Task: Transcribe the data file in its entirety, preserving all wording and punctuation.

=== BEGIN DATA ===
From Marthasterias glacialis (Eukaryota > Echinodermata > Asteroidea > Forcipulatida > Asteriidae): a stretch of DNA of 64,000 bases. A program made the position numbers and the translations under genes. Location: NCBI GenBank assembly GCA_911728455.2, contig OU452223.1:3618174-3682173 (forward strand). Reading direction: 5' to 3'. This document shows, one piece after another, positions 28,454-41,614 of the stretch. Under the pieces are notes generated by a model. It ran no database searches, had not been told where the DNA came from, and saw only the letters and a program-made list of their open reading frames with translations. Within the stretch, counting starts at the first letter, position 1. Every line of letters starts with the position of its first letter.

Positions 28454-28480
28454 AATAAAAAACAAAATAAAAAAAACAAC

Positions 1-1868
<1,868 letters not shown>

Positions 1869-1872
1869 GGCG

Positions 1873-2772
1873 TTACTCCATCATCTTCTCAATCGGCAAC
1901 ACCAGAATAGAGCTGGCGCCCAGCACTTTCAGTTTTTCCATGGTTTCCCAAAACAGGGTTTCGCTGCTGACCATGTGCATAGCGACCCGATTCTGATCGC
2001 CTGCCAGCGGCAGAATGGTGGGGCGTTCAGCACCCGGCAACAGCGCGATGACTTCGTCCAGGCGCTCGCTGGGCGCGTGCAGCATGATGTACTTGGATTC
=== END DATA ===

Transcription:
From Marthasterias glacialis (Eukaryota > Echinodermata > Asteroidea > Forcipulatida > Asteriidae): a stretch of DNA of 64,000 bases. A program made the position numbers and the translations under genes. Location: NCBI GenBank assembly GCA_911728455.2, contig OU452223.1:3618174-3682173 (forward strand). Reading direction: 5' to 3'. This document shows, one piece after another, positions 28,454-41,614 of the stretch. Under the pieces are notes generated by a model. It ran no database searches, had not been told where the DNA came from, and saw only the letters and a program-made list of their open reading frames with translations. Within the stretch, counting starts at the first letter, position 1. Every line of letters starts with the position of its first letter.

Positions 28454-28480
28454 AATAAAAAACAAAATAAAAAAAACAAC

Positions 1-1868
<1,868 letters not shown>

Positions 1869-1872
1869 GGCG

Positions 1873-2772
1873 TTACTCCATCATCTTCTCAATCGGCAAC
1901 ACCAGAATAGAGCTGGCGCCCAGCACTTTCAGTTTTTCCATGGTTTCCCAAAACAGGGTTTCGCTGCTGACCATGTGCATAGCGACCCGATTCTGATCGC
2001 CTGCCAGCGGCAGAATGGTGGGGCGTTCAGCACCCGGCAACAGCGCGATGACTTCGTCCAGGCGCTCGCTGGGCGCGTGCAGCATGATGTACTTGGATTC